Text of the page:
Prince Street station

  (Redirected from Prince Street)

Prince Street is a local station on the BMT Broadway Line of the New York City Subway. It is served by the R train at all times except late nights, the W train on weekdays, the N train during late nights and weekends and the Q train during late nights.

 Prince Street
 "R" train"W" train
MTA NYC logo.svg New York City Subway station (rapid transit)
Prince Street Platform.JPG
Station statistics
AddressPrince Street & Broadway
New York, NY 10012
Coordinates40°43′27″N 73°59′52″W / 40.724202°N 73.997812°W / 40.724202; -73.997812Coordinates: 40°43′27″N 73°59′52″W / 40.724202°N 73.997812°W / 40.724202; -73.997812
DivisionB (BMT)
Line      BMT Broadway Line
Services      N weekends and late nights (weekends and late nights)
      Q late nights only (late nights only)
      R all except late nights (all except late nights)
      W weekdays only (weekdays only)
Transit connectionsBus transport NYCT Bus: M55, X27, X28
Platforms2 side platforms
Other information
OpenedSeptember 4, 1917; 102 years ago (September 4, 1917)[1]
Station code017[2]
Wireless serviceWi-Fi and cellular service is provided at this station[3]
OMNY acceptedNo
Opposite-direction transfer availableNo
Passengers (2018)5,142,727[4]Increase 3.1%
Rank84 out of 424
Station succession
Next northEighth Street–New York University: N weekends and late nightsQ late nights onlyR all except late nightsW weekdays only
Next southCanal Street (via Tunnel): N late nightsR all except late nightsW weekdays only
Canal Street (via Bridge): N weekends onlyQ late nights only

Station layoutEdit

Track layout
G Street Level Exit/ Entrance
Platform level
Side platform, doors will open on the right
Southbound local   toward Bay Ridge–95th Street (Canal Street via Tunnel)
  toward Whitehall Street–South Ferry weekdays (Canal Street via Tunnel)
  toward 86th Street via Sea Beach (Canal Street via Bridge weekends; Canal Street via Tunnel late nights)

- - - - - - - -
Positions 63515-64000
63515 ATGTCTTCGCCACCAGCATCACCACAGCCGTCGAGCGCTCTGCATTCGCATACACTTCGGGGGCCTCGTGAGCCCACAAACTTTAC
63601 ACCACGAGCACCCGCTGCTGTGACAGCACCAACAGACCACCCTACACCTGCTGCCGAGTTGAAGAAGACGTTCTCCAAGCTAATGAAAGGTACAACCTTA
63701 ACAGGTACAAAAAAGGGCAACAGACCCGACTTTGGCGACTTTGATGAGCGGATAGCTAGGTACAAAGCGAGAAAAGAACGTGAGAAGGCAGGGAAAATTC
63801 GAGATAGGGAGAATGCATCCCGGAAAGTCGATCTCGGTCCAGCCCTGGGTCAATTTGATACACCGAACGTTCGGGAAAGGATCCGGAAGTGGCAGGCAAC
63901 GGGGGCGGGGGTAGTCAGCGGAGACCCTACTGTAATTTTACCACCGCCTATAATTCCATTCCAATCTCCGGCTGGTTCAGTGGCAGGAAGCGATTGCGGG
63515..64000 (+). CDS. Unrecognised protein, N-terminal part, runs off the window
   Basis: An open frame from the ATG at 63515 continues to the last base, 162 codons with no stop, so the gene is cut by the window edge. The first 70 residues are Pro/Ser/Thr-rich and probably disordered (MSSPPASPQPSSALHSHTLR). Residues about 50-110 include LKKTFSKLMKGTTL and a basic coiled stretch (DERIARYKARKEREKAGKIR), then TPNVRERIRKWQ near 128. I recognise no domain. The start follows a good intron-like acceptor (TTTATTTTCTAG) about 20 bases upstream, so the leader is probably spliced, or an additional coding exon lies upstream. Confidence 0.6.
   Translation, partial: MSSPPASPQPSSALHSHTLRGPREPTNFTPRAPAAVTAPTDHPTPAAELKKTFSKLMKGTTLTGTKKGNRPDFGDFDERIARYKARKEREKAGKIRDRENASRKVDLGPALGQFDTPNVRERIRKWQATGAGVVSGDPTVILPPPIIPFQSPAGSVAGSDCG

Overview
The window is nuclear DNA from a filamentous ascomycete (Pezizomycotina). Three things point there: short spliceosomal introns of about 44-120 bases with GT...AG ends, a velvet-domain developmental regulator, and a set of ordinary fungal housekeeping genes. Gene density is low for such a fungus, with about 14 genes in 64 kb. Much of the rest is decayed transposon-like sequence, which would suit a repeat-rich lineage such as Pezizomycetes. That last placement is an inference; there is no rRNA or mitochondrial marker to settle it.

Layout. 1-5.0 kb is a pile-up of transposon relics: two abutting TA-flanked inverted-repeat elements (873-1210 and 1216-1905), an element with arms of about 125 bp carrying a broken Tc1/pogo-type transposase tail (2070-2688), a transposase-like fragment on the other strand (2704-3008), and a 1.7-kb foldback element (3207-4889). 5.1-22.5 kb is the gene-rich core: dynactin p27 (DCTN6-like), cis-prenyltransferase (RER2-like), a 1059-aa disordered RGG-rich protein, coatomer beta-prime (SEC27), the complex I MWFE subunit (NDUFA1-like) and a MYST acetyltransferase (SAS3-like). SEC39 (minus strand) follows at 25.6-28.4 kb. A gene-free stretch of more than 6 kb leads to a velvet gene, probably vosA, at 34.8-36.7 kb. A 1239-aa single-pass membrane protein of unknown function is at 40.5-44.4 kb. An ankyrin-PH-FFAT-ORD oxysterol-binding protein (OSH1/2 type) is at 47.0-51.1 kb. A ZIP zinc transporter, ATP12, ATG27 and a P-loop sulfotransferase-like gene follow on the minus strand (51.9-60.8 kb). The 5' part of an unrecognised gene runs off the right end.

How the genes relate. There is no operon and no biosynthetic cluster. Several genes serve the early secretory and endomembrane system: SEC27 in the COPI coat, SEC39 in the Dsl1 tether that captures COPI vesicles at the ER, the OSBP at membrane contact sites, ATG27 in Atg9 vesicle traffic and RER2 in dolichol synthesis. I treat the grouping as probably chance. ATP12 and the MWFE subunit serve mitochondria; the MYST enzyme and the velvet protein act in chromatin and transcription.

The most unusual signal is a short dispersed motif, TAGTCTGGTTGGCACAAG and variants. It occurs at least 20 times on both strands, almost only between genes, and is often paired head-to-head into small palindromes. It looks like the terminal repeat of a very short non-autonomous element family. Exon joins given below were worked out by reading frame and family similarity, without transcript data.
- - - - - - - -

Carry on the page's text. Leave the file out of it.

toward Coney Island–Stillwell Avenue via Brighton late nights (Canal Street via Bridge)
Southbound express     do not stop here
Northbound express     do not stop here →
Northbound local   toward Forest Hills–71st Avenue (Eighth Street–NYU)
  weekdays (  late nights and weekends) toward Astoria–Ditmars Boulevard (Eighth Street–NYU)
  toward 96th Street late nights (Eighth Street–NYU)
Side platform, doors will open on the right
Mosaic and frieze

Prince Street opened on September 4, 1917, as part of the first section of the BMT Broadway Line from Canal Street to 14th Street–Union Square.[1] It has two side platforms and four tracks, the inner two of which are express tracks that do not serve the station. South of Prince Street, there are diamond crossovers between both directional pairs of local and express tracks.[5] A punch box is located at the south end of the southbound platform to allow weekend N and late-night Q trains to cross the Manhattan Bridge.[6]

In the late 1960s, New York City Transit extended the platforms for 10 car trains, and fixed the station's structure and the overall appearance. The station was overhauled in the late 1970s. The original trim lines were replaced with white cinderblock tiles, except for small recesses in the walls, which contained yellow-painted cinderblock tiles. The staircases were repaired and new platform edges were installed. The yellow cinderblock field contained the station-name signs and black text pointing to the exits. The renovation also replaced incandescent lighting with fluorescent lighting. In 2001, the station received a major overhaul. It included an upgrade of the station for ADA compliance and restoration of the original late 1910s tiling. New York City Transit repaired the staircases, re-tiled the walls, fitted new tiling on the floors, upgraded the station's lights and the public address system, installing ADA yellow safety threads along the platform edge, new signs, and new trackbeds in both directions.

The 2004 artwork, Carrying On, is by Janet Zweig. It uses water jet-cut steel, marble, and slate to create a mural along the entire length (totaling 1,200 feet) of both platforms. The 194 different frames in this frieze detail contain images of New Yorkers from all walks of life. As the title suggests, almost all of the images involve carrying something.


Fare control for each platform is at platform level. There is no free transfer between directions. Outside of fare control, the northbound platform has one street stair to either eastern corner of Broadway and Prince Street, while the southbound platform has one street stair to either western corner of that intersection.[7]


  1. ^ a b The New York Times, Open First Section of Broadway Line, September 5, 1917
  2. ^ "Station Developers' Information". Metropolitan Transportation Authority. Retrieved June 13, 2017.
  3. ^ "NYC Subway Wireless – Active Stations". Transit Wireless Wifi. Retrieved November 13, 2019.
  4. ^ "Facts and Figures: Annual Subway Ridership 2013–2018". Metropolitan Transportation Authority. July 18, 2019. Retrieved July 18, 2019.
  5. ^ " New York City Subway Track Maps". October 9, 2015. Retrieved October 9, 2015.
  6. ^ Shepard, Richard F. (July 26, 1977). "About New York; The 'N' Train's 22-Mile Journey". The New York Times. Retrieved April 4, 2017.
  7. ^ "MTA Neighborhood Maps: East Village" (PDF). Metropolitan Transportation Authority. 2015. Retrieved August 6, 2015.

External linksEdit